Perky, loving and intelligent
Approximately 15 years
Red & pepper, black & silver, black
Harsh outer coat with a soft undercoat
Little or not at all
Most well-bred Miniature Schnauzers are highly energetic and spirited and make excellent family pets. They love all family members and are gentle and playful with children. Their intelligence and eagerness to please make them easy to train, and they can excel in agility and obedience competitions.
Miniature Schnauzers love to bark, but their bark is not “yappy”; it often sounds almost like they are trying to talk to you. They choose appropriate times and places to bark, particularly when meeting a stranger or when they sense danger. They will generally be suspicious of visitors until their owner welcomes them, at which time they become friendly. Such behavior makes them excellent watch dogs, but their bold and fearless nature can get Mini Schnauzers into trouble. They will sometimes unwisely challenge dogs much bigger than themselves, leading to potential fights. They can get along with other family dogs as along as they are socialized with them during puppyhood, but they may be guarded with non-family dogs.
This is a very energetic and playful breed, and if left to their own devices, Miniature Schnauzers can become mischievous and destructive in an effort to create their own fun. They will function best within an active household, and can do quite well in an apartment if given enough play time.
The temperament of Miniature Schnauzers can be somewhat variable, so it’s good to choose a puppy from parents whose personalities you enjoy. Some pet-store or puppy-mill specimens can be timid, neurotic or overly-aggressive. As with all pure-breeds, it’s important to locate a reputable breeder and be willing to spend a little extra for a great dog.
The Miniature Schnauzer found it’s roots on German farms in the late 1800’s, originally bred to keep rats and other rodents out of the barn. The Standard Schnauzer served as the basis for the breed, with other smaller breeds such as the Affenpinscher and Miniature Pinscher added to reduce the size. The inclusion of these smaller breeds had the additional effect of various colorations that were not acceptable to the final goal. As a result, parti-colored or white puppies were excluded from breeding programs. In addition to pest control, the Miniature Schnauzer’s bold courage and love of barking lent it to work guarding herds, small farms and families.
Miniature Schnauzers were introduced to the United States in 1924, and were accepted into the American Kennel Club in 1926.
Body Structure and Composition
The Miniature Schnauzer is a distinctive dog with a square body, wiry coat, and a rectangular head. The head tapers slightly to a blunt nose, and thick whiskers cover the muzzle and accentuate the eyebrows, giving the dog it’s characteristic “Schnauzer” look. The tail of the Miniature Schnauzer is often docked, and the ears are sometimes cropped. The practical purpose of docking the tail is to help prevent injury as they wag vigorously in the bush, although this is done more for vanity in dogs that are strictly companions. Ear cropping serves to help focus sound and can make them easier to maintain, and although again is largely done for appearance in companion pets. Docking and cropping have been outlawed in many countries.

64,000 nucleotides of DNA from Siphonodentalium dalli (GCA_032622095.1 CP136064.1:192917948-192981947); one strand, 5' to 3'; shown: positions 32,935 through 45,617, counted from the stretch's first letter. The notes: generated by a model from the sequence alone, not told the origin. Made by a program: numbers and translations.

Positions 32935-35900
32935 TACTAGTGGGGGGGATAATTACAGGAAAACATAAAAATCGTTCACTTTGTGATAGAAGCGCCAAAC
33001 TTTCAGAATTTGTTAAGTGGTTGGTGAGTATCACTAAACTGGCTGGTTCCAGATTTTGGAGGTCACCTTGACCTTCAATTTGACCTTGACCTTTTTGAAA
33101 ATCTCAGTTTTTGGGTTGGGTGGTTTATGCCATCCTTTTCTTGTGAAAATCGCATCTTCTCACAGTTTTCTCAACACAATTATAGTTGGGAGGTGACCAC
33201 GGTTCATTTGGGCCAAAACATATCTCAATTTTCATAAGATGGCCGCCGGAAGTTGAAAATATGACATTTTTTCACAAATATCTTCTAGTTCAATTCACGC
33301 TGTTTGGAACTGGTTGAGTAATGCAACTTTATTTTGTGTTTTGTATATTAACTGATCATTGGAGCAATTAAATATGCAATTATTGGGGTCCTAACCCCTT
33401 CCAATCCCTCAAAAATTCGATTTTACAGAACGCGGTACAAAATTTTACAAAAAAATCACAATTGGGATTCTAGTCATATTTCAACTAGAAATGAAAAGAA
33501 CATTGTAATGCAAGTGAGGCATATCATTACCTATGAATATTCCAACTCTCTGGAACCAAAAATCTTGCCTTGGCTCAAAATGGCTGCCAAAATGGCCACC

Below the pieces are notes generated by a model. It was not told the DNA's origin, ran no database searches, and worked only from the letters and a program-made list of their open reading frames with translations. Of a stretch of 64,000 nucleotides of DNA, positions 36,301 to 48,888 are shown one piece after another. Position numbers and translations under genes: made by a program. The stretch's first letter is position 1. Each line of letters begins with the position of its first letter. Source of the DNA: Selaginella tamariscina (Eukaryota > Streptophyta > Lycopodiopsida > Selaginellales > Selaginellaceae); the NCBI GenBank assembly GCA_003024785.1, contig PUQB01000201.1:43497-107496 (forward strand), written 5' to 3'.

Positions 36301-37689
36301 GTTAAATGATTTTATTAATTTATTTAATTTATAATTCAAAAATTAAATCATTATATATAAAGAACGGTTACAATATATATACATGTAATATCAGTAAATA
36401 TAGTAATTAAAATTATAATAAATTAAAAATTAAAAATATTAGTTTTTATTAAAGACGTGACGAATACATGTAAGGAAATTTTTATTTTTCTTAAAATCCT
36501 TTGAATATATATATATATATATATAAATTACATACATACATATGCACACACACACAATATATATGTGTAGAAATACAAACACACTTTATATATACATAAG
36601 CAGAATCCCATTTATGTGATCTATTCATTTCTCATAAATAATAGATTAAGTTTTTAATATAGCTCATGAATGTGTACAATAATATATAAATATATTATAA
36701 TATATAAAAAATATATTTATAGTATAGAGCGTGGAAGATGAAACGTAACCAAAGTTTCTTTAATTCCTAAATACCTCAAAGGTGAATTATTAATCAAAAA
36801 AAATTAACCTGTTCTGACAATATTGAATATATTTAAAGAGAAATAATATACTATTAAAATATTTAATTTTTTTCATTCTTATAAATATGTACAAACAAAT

The Miniature Schnauzer is a generally healthy breed, although some lines are prone to hereditary medical conditions. These can include various eye problems, including cataracts, corneal disorders and eyelid problems. They can also be prone to the autoimmune diseases Hypothyroidism and Von Willebrand’s Disease (VWD). Hypothyroidism causes underactivity of the thyroid gland, affecting the dog’s metabolic rate. This can cause lethargy, weight gain, skin infection and hair loss, cold intolerance, chronic ear infections or severe behavioral changes. Hypothyroid dogs who receive proper treatment, including a daily dose of synthetic thyroid hormone, can have a normal life span and are able to maintain good health well into their golden years. VWD is an inherited blood clotting condition which causes hemorrhaging from a simple injury or illness. This condition can be identified through a blood test when the dog is a puppy, and reputable breeders will provide this information to you prior to purchase.
Miniature Schnauzers can also be prone to diabetes, kidney/bladder stones, liver disease and pancreatitis (inflammation of the pancreas).
Grooming is a bit more involved with a Miniature Schnauzer than many other breeds. They should be professionally clipped twice per year to an even length, and their whiskers should be cleaned after meals. The whiskers and eyebrows should be trimmed with blunt-ended scissors. Although they shed little to no hair, their wiry fur should be brushed or combed regularly to prevent matting.
The Miniature Schnauzer is a relatively popular breed in the United States. They ranked 11th out of 157 dog breeds according to 2007 registration statistics provided by the American Kennel Club.
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Approximately 75 million dogs have humans in the United States. 10% of those dogs were rescued from a shelter with little or no known history.
The top 10 dog names of 2011 were: Bella, Max, Buddy, Daisy, Bailey, Lucy, Molly, Coco, Charlie and Rocky. Source: Banfield Pet Hospital
The list of most unusual names for 2011 include: Almost-A-Dog, Franco Furter, Stinky McStinkerson, Sir Seamus McPoop, Audrey Shepburn, Dewey Deimell, Knuckles Capone, Beagle Lugosi, Shooter McLovin, Uzi Duzi Du. Source: VIP Pet Insurance
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Dir. of Veterinary Services, spcaLA
Doc Halligan's What Every Pet Owner Should Know: Prescriptions for Happy, Healthy Cats and Dogs